At the c word we think the key to successful communication comes from being creative. Though we acknowledge being creative is no easy task. Not all of us have the skill of Picasso!
Richard Foster, a lecturer in management at Yale and director of McKinsey attempts to answer this question in an excellent article titled “What Is Creativity?”
“Creative solutions are insightful, they’re novel, they’re simple, they’re elegant, and they’re generative,” he says. “When you find one creative idea, more often than not it triggers other ideas in the same fashion.”
When crafting communication, your key messages should be:
Simply put, they should be creative. Do your communication objects deliver you clear, concise and creative communication?
The American poet, Clarissa Pinkola Estes wrote:
“To create one must be able to respond. Creativity is the ability to respond to all that goes on around us, to choose from the hundreds of possibilities of though, feeling, action, and reaction and to put these together in a unique response, expression or message that carries moment, passion and meaning. In this sense, loss of our creative milieu means finding ourselves limited to only one choice, divested of, suppressing, or censoring feelings and thoughts, not acting, not saying, doing or being,”
Start by reading:
Next week: creative storytelling
the c word is delighted to be working closely with the Shared Value Project in Australia. Last week we were in Sydney for the announcement of their inaugural Shared Value Awards and inspired by the incredible work that was recognised.
The Shared Value Project provides a framework that creates new opportunities for companies. It brings together leaders to build a strong and engaged global community around shared value, knowledge and practice. The concept has grown rapidly from a global idea to a form of business practicing at its best, adopted by leading global and Australasian companies.
Becoming purpose-driven is now becoming the norm.
In this article they outline the need for organisations, and governments to leverage the power of market-based competition in addressing social problems.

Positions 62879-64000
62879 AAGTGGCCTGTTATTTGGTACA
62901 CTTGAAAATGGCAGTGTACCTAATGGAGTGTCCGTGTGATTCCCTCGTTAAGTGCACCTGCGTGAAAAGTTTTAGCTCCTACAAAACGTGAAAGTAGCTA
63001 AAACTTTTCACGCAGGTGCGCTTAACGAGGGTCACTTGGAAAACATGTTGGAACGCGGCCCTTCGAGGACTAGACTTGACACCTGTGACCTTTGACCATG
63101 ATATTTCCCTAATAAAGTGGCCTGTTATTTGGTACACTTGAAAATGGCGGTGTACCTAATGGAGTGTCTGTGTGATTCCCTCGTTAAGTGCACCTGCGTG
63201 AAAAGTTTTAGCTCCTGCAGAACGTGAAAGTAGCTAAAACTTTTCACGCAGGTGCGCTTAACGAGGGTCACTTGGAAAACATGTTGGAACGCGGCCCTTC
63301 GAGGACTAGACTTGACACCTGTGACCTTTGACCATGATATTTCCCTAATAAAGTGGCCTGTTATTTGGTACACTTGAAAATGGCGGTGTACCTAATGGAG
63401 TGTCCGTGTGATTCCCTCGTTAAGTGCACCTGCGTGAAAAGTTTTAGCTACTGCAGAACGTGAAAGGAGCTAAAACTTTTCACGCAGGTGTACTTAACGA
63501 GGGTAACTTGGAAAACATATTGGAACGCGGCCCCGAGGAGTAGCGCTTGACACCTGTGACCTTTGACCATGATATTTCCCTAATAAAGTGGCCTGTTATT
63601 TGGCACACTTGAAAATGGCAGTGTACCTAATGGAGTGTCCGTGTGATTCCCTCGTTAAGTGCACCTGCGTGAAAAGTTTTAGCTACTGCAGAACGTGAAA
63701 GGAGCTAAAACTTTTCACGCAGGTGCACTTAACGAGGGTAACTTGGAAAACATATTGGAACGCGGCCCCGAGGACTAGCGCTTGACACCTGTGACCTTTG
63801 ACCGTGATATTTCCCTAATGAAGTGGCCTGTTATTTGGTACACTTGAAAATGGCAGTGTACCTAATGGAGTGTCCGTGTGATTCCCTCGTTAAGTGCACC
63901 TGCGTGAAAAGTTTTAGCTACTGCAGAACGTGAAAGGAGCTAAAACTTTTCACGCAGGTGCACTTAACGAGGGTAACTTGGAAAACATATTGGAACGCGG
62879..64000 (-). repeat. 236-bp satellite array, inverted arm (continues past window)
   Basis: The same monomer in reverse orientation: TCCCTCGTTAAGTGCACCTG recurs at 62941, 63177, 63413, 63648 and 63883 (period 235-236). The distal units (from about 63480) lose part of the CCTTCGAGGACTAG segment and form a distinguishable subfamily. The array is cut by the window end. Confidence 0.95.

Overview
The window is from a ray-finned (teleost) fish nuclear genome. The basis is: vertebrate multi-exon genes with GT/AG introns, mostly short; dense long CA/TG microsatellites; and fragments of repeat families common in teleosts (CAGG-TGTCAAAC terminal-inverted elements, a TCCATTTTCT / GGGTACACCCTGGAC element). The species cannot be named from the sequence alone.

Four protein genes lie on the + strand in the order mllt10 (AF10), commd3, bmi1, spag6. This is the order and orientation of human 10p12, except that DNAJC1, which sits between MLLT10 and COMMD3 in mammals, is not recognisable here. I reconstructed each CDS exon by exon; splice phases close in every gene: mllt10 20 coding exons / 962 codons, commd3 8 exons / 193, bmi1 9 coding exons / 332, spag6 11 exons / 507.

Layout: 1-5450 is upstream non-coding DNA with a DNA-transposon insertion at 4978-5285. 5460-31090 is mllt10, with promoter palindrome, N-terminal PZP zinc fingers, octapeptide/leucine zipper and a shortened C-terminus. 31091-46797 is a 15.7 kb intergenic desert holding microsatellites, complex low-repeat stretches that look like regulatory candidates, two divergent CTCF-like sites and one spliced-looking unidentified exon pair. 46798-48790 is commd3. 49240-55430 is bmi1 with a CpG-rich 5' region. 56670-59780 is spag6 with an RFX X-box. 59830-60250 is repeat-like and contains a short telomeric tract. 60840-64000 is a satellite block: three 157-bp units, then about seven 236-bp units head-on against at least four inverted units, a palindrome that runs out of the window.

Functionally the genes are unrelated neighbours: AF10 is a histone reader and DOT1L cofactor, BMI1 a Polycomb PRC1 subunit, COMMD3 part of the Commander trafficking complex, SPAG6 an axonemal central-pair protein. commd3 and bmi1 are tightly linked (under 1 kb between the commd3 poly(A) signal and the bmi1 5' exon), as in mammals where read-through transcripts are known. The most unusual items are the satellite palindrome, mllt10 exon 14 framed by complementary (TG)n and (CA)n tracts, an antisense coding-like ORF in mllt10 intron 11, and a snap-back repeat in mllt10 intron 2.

The New York Times recently wrote a piece that helps to illustrate shared value in practice. Neil Irwin implies that if companies like Walmart spend more to pay and train their workers, it could create gains for the economy – and ultimately better for the businesses that make the investment.
The Shared Value Awards, presented annually by the Shared Value Project and media partner AFR BOSS, recognise new or existing efforts to address complex social challenges impacting society while creating measurable economic benefits and enhancing competitiveness.
They also recognise the adoption of shared value as a broader business strategy, and leaders who are championing this way of doing business.
Last week Australia’s Foreign Minister, the Hon Julie Bishop MP was named the inaugural Shared Value Champion, while IAG was named as the corporate organisation leading through shared value. The awards recognise commitment to the concept of shared value and leadership in Australia encouraging businesses, government and community organisations to work together to solve key social issues.
Chair of the Shared Value Project Peter Yates AM said shared value and the organisations in Australia pursuing a shared value strategy continue to benefit from the support of great leaders such as Minister Bishop and the leadership of companies such as IAG and others recognised through the awards.
“The continued adoption of shared value by organisations across Australia is in no small part due to champions such as the Hon Julie Bishop MP, and I recognise the important role each of them play in helping advance the shared value movement in our region,” Mr Yates said.